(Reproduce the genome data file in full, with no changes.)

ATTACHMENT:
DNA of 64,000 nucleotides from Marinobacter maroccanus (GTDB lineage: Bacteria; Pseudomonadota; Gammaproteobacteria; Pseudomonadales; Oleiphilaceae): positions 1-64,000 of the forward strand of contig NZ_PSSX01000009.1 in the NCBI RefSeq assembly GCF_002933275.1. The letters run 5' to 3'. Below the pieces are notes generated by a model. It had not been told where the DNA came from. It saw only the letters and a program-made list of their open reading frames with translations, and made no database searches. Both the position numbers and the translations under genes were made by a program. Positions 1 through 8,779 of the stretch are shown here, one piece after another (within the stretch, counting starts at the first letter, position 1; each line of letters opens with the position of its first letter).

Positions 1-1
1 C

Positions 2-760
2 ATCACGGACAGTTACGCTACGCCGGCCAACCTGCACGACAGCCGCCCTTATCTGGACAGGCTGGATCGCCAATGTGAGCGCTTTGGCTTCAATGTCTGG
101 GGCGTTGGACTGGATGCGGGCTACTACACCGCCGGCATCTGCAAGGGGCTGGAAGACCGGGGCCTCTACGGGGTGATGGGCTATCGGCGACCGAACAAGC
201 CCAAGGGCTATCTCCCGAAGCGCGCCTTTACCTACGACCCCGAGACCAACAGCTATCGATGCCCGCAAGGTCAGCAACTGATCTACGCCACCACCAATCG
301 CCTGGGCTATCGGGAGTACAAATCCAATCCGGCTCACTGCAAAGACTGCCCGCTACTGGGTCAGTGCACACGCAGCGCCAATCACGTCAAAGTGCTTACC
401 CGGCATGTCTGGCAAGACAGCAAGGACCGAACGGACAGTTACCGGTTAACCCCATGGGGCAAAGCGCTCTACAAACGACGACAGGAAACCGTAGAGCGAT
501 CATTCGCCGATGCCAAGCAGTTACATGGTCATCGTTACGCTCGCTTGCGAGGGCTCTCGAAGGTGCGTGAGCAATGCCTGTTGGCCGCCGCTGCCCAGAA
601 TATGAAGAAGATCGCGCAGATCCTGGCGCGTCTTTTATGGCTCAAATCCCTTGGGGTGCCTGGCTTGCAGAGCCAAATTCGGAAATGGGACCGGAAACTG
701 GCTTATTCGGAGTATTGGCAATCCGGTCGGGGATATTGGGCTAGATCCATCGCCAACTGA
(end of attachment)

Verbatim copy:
DNA of 64,000 nucleotides from Marinobacter maroccanus (GTDB lineage: Bacteria; Pseudomonadota; Gammaproteobacteria; Pseudomonadales; Oleiphilaceae): positions 1-64,000 of the forward strand of contig NZ_PSSX01000009.1 in the NCBI RefSeq assembly GCF_002933275.1. The letters run 5' to 3'. Below the pieces are notes generated by a model. It had not been told where the DNA came from. It saw only the letters and a program-made list of their open reading frames with translations, and made no database searches. Both the position numbers and the translations under genes were made by a program. Positions 1 through 8,779 of the stretch are shown here, one piece after another (within the stretch, counting starts at the first letter, position 1; each line of letters opens with the position of its first letter).

Positions 1-1
1 C

Positions 2-760
2 ATCACGGACAGTTACGCTACGCCGGCCAACCTGCACGACAGCCGCCCTTATCTGGACAGGCTGGATCGCCAATGTGAGCGCTTTGGCTTCAATGTCTGG
101 GGCGTTGGACTGGATGCGGGCTACTACACCGCCGGCATCTGCAAGGGGCTGGAAGACCGGGGCCTCTACGGGGTGATGGGCTATCGGCGACCGAACAAGC
201 CCAAGGGCTATCTCCCGAAGCGCGCCTTTACCTACGACCCCGAGACCAACAGCTATCGATGCCCGCAAGGTCAGCAACTGATCTACGCCACCACCAATCG
301 CCTGGGCTATCGGGAGTACAAATCCAATCCGGCTCACTGCAAAGACTGCCCGCTACTGGGTCAGTGCACACGCAGCGCCAATCACGTCAAAGTGCTTACC
401 CGGCATGTCTGGCAAGACAGCAAGGACCGAACGGACAGTTACCGGTTAACCCCATGGGGCAAAGCGCTCTACAAACGACGACAGGAAACCGTAGAGCGAT
501 CATTCGCCGATGCCAAGCAGTTACATGGTCATCGTTACGCTCGCTTGCGAGGGCTCTCGAAGGTGCGTGAGCAATGCCTGTTGGCCGCCGCTGCCCAGAA
601 TATGAAGAAGATCGCGCAGATCCTGGCGCGTCTTTTATGGCTCAAATCCCTTGGGGTGCCTGGCTTGCAGAGCCAAATTCGGAAATGGGACCGGAAACTG
701 GCTTATTCGGAGTATTGGCAATCCGGTCGGGGATATTGGGCTAGATCCATCGCCAACTGA